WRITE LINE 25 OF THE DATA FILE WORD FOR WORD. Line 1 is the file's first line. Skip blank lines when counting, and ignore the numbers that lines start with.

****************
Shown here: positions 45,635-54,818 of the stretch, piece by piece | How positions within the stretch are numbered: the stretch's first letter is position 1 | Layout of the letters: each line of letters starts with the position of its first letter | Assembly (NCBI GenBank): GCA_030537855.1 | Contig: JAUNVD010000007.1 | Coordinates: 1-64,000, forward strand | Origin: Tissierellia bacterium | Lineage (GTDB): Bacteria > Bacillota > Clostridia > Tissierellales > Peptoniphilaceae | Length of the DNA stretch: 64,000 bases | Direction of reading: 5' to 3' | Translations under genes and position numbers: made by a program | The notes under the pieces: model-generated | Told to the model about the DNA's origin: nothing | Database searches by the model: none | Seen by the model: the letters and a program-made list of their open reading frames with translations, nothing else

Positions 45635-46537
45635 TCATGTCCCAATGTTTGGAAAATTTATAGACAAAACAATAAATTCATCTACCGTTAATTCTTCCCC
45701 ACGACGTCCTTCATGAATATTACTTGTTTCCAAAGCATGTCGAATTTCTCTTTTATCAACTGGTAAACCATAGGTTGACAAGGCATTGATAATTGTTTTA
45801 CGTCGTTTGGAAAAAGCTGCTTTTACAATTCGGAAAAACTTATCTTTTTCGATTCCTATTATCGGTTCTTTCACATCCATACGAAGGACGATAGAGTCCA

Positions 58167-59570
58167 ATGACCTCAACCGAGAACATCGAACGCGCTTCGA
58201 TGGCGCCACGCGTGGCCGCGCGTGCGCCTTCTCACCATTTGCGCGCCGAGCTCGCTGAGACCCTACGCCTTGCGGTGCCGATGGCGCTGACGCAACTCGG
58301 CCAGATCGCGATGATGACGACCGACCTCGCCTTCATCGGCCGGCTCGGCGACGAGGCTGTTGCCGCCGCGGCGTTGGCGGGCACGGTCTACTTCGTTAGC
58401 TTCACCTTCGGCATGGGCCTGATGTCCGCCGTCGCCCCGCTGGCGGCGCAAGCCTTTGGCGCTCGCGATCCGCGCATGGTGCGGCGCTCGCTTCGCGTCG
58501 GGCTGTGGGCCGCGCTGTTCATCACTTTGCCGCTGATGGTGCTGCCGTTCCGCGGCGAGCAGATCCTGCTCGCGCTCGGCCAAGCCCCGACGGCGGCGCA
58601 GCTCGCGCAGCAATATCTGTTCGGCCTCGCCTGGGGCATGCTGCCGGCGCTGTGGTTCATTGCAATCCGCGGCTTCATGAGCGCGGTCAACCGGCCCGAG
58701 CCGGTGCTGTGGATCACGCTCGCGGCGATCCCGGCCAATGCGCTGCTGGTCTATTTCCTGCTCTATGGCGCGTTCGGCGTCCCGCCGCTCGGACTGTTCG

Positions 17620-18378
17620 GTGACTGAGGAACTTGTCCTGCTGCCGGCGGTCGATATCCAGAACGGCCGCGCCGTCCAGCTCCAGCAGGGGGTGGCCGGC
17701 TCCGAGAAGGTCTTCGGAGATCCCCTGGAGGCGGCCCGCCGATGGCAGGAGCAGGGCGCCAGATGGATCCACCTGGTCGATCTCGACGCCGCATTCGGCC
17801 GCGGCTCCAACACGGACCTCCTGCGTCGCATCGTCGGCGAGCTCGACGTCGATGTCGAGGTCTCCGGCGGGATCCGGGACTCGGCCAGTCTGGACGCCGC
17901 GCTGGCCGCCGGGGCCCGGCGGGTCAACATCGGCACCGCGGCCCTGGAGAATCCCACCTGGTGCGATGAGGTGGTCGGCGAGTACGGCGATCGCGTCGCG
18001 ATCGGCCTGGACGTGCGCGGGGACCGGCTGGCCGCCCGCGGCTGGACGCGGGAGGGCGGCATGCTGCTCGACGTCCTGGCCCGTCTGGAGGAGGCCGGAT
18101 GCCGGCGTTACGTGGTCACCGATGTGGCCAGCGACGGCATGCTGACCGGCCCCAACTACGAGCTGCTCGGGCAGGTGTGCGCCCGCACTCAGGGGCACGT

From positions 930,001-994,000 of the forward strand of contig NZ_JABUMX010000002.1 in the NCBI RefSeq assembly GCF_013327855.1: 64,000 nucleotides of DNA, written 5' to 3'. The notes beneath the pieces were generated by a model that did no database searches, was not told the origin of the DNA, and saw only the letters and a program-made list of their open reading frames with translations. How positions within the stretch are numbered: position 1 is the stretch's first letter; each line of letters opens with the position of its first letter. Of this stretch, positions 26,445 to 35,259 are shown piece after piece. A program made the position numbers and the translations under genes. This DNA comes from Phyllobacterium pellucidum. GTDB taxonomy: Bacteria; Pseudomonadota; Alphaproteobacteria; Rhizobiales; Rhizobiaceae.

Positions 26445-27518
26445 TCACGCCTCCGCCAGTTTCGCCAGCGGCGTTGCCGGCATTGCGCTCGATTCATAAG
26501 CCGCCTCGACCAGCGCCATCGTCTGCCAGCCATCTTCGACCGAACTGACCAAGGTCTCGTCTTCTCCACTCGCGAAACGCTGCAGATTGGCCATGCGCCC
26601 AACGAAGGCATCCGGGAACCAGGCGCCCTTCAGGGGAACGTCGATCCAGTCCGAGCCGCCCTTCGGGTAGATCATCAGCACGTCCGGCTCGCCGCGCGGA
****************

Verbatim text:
26601 AACGAAGGCATCCGGGAACCAGGCGCCCTTCAGGGGAACGTCGATCCAGTCCGAGCCGCCCTTCGGGTAGATCATCAGCACGTCCGGCTCGCCGCGCGGA